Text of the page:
You may be aware of our TR80+ floor deck profile, an evolution of one of our original decking profiles, but did you know it’s available with crushed ends?
The light gauge steel framing sector.
Over recent years, we’ve seen the light gauge framing sector becoming more popular as this type of construction has evolved its purpose into higher rise buildings and is now a common form of construction used for hotels, residential and student accommodation to name a few. Our long span TR80+ floor deck profile provides a perfect choice for the contractors and method of installation used in this sector, and the crushed ends option available allows our clients to benefit from this optimum solution.
Find out more by downloading our TR80+ profile data sheet.
What are crushed ends?
Crushed ends are the result of the process of closing the ends of the steel sheet deck by compressing the rib to create a slope at the end of the decking and forming a trapezoidal shape with a flat ‘toe’ at either end of the panel shown in the diagram below. This closing and shaping has a number of benefits both during installation and for client’s job specification too. As with all product options this is not suitable for some situations due to implications on sheet bundling and layout configurations. However, it’s worth finding out if your programme could benefit from crushed ends as they could work out to be a more cost-effective and more aesthetically-pleasing solution.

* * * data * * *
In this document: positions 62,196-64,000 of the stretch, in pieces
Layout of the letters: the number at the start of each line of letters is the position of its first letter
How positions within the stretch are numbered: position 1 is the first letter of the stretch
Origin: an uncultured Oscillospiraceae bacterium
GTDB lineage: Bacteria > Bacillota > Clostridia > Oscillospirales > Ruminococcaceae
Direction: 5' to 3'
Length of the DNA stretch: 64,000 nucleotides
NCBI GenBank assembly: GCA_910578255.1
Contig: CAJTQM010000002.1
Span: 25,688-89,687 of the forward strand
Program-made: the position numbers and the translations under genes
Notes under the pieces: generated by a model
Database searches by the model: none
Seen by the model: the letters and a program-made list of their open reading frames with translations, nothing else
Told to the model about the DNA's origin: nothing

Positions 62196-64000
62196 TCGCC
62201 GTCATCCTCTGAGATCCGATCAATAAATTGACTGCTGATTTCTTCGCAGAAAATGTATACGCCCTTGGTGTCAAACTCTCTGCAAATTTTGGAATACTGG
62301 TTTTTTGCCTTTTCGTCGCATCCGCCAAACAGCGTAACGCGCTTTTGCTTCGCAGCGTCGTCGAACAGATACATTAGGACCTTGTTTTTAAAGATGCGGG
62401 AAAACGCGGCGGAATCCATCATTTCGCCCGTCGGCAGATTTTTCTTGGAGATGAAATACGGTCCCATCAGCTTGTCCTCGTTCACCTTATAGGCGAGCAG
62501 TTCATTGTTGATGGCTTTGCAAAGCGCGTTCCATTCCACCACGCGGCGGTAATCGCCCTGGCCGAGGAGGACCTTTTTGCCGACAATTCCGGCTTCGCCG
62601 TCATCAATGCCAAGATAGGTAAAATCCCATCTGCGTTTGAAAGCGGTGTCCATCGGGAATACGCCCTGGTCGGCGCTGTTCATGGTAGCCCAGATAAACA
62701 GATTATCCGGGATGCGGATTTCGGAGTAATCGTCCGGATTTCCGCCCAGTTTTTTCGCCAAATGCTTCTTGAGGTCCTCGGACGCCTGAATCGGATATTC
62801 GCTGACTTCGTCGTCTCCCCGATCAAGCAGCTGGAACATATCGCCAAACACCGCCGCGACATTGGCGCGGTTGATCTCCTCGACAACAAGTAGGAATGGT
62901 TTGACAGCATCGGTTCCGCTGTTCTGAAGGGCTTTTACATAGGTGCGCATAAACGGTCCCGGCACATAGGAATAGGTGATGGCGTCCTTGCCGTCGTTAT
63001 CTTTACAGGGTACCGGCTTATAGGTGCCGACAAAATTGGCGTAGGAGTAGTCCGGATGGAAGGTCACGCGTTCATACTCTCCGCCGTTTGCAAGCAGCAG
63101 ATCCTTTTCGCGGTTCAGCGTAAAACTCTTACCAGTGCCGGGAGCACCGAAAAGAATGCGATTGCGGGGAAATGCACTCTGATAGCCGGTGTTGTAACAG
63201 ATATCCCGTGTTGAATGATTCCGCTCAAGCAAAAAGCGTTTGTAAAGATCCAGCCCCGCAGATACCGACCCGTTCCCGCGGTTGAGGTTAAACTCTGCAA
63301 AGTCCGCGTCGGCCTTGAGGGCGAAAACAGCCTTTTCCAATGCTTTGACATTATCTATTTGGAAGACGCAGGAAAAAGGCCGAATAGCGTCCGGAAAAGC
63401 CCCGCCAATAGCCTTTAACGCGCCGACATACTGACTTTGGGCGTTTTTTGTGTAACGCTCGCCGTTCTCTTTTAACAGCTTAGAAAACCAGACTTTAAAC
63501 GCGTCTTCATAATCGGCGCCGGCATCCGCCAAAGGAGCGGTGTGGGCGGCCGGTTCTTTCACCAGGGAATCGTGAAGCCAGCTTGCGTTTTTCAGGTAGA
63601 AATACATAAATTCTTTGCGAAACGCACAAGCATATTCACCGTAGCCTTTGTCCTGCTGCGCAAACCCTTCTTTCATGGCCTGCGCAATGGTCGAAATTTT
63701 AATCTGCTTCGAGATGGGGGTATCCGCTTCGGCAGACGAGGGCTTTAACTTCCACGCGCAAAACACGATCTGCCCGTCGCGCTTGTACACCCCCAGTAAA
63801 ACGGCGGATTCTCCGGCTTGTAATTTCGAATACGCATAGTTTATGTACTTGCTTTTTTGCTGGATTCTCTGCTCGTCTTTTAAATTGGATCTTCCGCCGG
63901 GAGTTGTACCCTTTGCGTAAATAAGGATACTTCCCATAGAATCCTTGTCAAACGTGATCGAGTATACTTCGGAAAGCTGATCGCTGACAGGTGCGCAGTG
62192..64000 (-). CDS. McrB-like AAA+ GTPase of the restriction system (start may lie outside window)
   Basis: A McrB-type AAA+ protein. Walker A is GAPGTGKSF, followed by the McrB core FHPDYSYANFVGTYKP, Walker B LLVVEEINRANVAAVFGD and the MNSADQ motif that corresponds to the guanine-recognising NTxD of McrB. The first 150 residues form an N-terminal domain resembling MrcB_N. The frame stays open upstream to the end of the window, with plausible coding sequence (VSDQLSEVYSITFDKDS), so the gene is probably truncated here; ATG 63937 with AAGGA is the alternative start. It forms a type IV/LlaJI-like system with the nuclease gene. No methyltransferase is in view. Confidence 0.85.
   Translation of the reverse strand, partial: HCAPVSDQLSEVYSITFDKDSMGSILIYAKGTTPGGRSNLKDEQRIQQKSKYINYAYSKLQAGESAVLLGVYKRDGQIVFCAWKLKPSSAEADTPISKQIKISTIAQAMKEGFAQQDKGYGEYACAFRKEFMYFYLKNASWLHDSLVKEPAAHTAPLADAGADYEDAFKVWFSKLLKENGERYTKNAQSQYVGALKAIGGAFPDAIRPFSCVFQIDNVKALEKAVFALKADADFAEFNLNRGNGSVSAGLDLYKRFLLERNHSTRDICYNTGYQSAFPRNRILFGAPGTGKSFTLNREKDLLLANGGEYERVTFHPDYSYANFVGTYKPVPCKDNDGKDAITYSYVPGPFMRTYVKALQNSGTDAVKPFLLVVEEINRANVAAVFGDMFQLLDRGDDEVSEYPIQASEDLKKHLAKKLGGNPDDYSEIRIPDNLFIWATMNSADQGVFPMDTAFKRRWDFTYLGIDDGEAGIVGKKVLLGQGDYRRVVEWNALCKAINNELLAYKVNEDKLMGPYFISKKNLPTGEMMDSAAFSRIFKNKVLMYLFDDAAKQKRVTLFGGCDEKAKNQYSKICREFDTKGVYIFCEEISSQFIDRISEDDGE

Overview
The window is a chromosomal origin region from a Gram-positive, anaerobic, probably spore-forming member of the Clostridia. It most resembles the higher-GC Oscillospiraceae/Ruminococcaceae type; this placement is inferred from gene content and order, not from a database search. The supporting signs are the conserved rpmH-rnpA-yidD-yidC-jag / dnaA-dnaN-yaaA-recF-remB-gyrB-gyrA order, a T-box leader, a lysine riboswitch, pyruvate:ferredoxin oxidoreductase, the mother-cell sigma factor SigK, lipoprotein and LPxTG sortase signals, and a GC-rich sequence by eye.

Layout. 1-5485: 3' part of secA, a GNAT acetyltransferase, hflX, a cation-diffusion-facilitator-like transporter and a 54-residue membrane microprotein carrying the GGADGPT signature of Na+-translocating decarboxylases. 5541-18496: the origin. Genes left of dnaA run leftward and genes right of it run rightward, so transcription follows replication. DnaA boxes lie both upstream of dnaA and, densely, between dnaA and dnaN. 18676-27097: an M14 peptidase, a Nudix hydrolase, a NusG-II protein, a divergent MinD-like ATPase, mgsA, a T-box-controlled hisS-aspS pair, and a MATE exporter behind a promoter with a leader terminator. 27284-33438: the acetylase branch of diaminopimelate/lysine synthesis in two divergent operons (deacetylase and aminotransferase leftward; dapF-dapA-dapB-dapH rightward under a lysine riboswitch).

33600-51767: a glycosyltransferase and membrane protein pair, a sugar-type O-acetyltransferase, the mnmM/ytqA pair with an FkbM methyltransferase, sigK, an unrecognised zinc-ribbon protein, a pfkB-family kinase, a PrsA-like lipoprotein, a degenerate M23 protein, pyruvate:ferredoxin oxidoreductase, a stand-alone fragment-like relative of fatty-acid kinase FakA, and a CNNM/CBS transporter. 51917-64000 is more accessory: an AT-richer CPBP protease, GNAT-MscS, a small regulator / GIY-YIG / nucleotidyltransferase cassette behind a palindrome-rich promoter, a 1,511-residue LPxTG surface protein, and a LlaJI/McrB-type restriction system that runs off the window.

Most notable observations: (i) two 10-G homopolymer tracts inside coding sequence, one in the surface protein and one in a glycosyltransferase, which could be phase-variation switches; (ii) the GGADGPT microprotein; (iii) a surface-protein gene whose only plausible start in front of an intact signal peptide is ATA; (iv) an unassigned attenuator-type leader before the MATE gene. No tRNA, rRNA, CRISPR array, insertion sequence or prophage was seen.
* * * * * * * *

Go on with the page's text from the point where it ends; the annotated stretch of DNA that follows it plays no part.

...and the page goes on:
What are the benefits of crushed ends?
This type of decking is popular in light gauge frame construction or areas where the underside of the deck may be visible as there are plenty of benefits, both in cost and installation if the building design allows. For most, the main positive is that it reduces the installation times in single span situations as it means that no end caps need to be fitted – so you’ll save on labour costs.
When it comes to the concrete stage, crushed ends have further benefits still. Not only do they improve the reduction of grout loss at the ends of the deck sheets, but can also avoid the need for acoustic or fire profile fillers too (when used in combination with paint protection hot rolled steel beams as shown in fig.13.2b).